Quick and easy dill pickled carrots recipe with tender-crisp carrot texture, strong garlic and dill flavours, mouth-watering vinegar and optional spice. This dilled carrots canning recipe can be made in a water bath canner!
It might have been borne of a need to grow your own food after growing up through the Great Depression, or because she had 7 children over 14 years and kids never stop eating, or maybe it was just because she has the gift, but my Memere always had the most bountiful garden.
Reading: add carrots to make pickles crisp
Memere always shared her bounty, both fresh and canned; spicy spaghetti sauce, canned peaches and pears, jams, pickles.
My favourite of all things was the couple of rogue carrots that snuck into the jar of dill pickles. The crunchy pickled carrots were where it was at.
You could try to argue with me that the garlic is the best part of the actual pickles, but you’d be wrong. The pickled carrots are king of the jar.
This recipe is dedicated to standing out; like a carrot in a jar of pickles.
- Tips + tricks
- How to make
- Required tools:
- Preserving tips
- 📖 Printable Recipe
Tips + tricks
No. 1 -> I’m sure you’ll agree that the worst part about canning pickled carrots is that you have to wait to try them! My Memere says you’ve gotta wait 4-6 weeks before opening a jar. I’ve been crossing days off the calendar, but I only ever seem to make it 3-4 weeks! If you open the dill carrots too soon, the flavour will be flat and far too vinegary.
No. 2 -> Canning spicy dill pickled carrots isn’t hard at all. It just takes a little bit of planning and some time. It’s well worth it.
No. 3 -> You don’t have to add the red pepper flakes, but in my opinion, the spice just adds to the flavor flave of these carrots. Dill carrots are good, spicy dill carrots are better!
Read more: Recipe for Greek Style Pickled Cucumbers
No. 4 -> Don’t like scrubbing or peeling carrots, do like my mom and Memere do – rinse them with the hose and then throw them into the washing machine on a cold rinse cycle. This tip is a use at your own risk situation – I love (and need) my washing machine too much to put carrots into it HAHA
No. 5 -> Peeling is a personal choice. If you choose to peel the carrots before canning, simply peel while you’re waiting for the water bath and brine to boil, I find a good scrub is good enough on fresh garden carrots.
No. 6 -> If you’ve got fresh dill, use that! It’s superior to dried dill. Simply triple the quantites. I didn’t have fresh dill handy when I made these pickled dill carrots for photos, but either way works wonderfully.
- picking salt
- pickling spice
- fresh or dried dill
- red pepper flakes
How to make
- Prepare canning jars, lids, and rings, by washing them in hot soapy water and rinsing well. Place them on a baking sheet with a clean silicone baking mat or parchment paper. Place the baking sheet in the oven at 225f to sterilize until ready to use. I prefer this method to the boiling water method, but if you prefer to boil your jars, feel free to use that method.
- Fill your canner with water – enough to cover your pint jars and turn on to medium high heat. This will allow the canner to come to a rolling boil while we prep our ingredients for canning.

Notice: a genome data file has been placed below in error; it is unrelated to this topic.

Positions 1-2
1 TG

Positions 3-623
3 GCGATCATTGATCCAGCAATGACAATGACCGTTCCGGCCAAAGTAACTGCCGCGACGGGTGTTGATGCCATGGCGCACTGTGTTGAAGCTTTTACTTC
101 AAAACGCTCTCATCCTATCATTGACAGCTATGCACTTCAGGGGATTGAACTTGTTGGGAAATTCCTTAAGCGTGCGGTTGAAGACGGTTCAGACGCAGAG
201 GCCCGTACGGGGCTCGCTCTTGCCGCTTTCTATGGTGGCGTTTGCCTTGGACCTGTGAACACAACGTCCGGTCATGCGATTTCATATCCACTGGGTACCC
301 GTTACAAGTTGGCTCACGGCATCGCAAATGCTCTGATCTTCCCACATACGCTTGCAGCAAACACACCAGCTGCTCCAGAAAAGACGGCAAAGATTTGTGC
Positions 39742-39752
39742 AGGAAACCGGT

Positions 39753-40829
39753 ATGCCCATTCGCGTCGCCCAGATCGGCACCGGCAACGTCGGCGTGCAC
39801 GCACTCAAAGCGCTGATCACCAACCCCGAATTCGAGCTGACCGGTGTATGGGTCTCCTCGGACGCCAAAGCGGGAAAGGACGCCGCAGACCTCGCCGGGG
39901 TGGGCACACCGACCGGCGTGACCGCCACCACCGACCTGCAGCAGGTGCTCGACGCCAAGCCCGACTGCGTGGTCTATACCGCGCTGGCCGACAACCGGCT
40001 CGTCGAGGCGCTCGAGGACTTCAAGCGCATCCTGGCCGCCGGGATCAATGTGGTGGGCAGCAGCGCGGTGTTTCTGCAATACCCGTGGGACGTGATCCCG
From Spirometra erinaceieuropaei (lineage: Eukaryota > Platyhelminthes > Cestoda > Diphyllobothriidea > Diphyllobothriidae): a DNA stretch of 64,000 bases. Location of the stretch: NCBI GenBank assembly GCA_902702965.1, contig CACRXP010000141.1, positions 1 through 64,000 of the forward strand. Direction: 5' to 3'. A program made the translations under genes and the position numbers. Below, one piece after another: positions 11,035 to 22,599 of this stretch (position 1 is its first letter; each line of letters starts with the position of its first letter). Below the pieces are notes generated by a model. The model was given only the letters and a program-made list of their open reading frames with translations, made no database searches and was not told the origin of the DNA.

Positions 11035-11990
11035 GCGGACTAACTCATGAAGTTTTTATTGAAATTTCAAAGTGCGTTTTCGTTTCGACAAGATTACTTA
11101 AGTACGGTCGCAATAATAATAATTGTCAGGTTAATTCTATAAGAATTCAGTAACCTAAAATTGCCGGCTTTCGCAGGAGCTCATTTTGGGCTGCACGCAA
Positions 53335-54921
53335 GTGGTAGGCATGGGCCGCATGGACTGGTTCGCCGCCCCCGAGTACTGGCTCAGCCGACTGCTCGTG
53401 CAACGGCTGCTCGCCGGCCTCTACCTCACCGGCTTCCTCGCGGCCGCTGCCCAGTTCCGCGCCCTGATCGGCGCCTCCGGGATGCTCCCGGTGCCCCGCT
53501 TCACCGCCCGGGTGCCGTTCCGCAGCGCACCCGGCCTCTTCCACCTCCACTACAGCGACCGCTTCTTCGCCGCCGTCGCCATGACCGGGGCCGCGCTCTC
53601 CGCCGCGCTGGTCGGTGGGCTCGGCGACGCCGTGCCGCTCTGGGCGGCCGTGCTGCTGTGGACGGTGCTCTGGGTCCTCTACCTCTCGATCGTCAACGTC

- In a large pot, add the brine ingredients. Bring your brine to a boil, then reduce heat to a simmer.
- Meanwhile, slice the carrots to desired size and thickness, remembering the required height for your jars! Prep your ingredients for each jar. I like to use a prep container to hold the premeasured garlic, pickling spice, dill, and red pepper flakes. One for each jar.
- Take the jars out of the oven, and while hot, add the pre-measured spices to each jar. Carefully stuff the jars with cut carrots. Use a jar funnel and ladle to fill each jar with brine, leaving 1/2″ head-space.
- Wipe the rim of each jar with a clean cloth and cover with a lid before screwing on rings “finger-tight”. To do this, I screw the bands on until the jar starts to turn on the counter, then back off about a 1/8th of a turn.
- Using a jar lifter, place filled jars into boiling water bath. Wait until the water starts boiling again then start a 15 minute timer.
- After boiling for 15 minutes, remove the jars from the water bath with the jar lifters, and allow the jars to cool untouched for 24 hours. Once cooled, move the pickled carrots to a cool, dark storage spot.
- Allow the flavours to meld and mix and the carrots to rest for 3-4 weeks before sampling!
- Pint (16 oz) Mason jars, lids, and sealing bands
- Water bath canner or pressure canner
- Canning ladle
- Jar funnel
- Jar lifter
- Carrots must be pressure canned UNLESS they are pickled carrots. The vinegar brine increases the acidity of the carrots making them safe for water bath canning.
- If you open the pickles and the brine is cloudy, fizzy, or smells off, toss the entire jar. Don’t play around with food safety when it comes to canning.
- To sterilize my jars, lids and rings, I always wash in extremely hot soapy water – then rinse, and place on a cookie sheet in the oven at 225f until I’m ready to use them.
- I shared in my Peach Jam recipe my love for prep containers – I often use 8 oz prep containers to pre-portion the spiced for each jar. This streamlines my canning process. I simply add the portions I need for each jar to 8 oz prep containers, then pour the spices into each jar before I stuff with carrots and fill with brine. I usually fill enough for the number of jars that can fit in my canner at one time (7x500ml jars)
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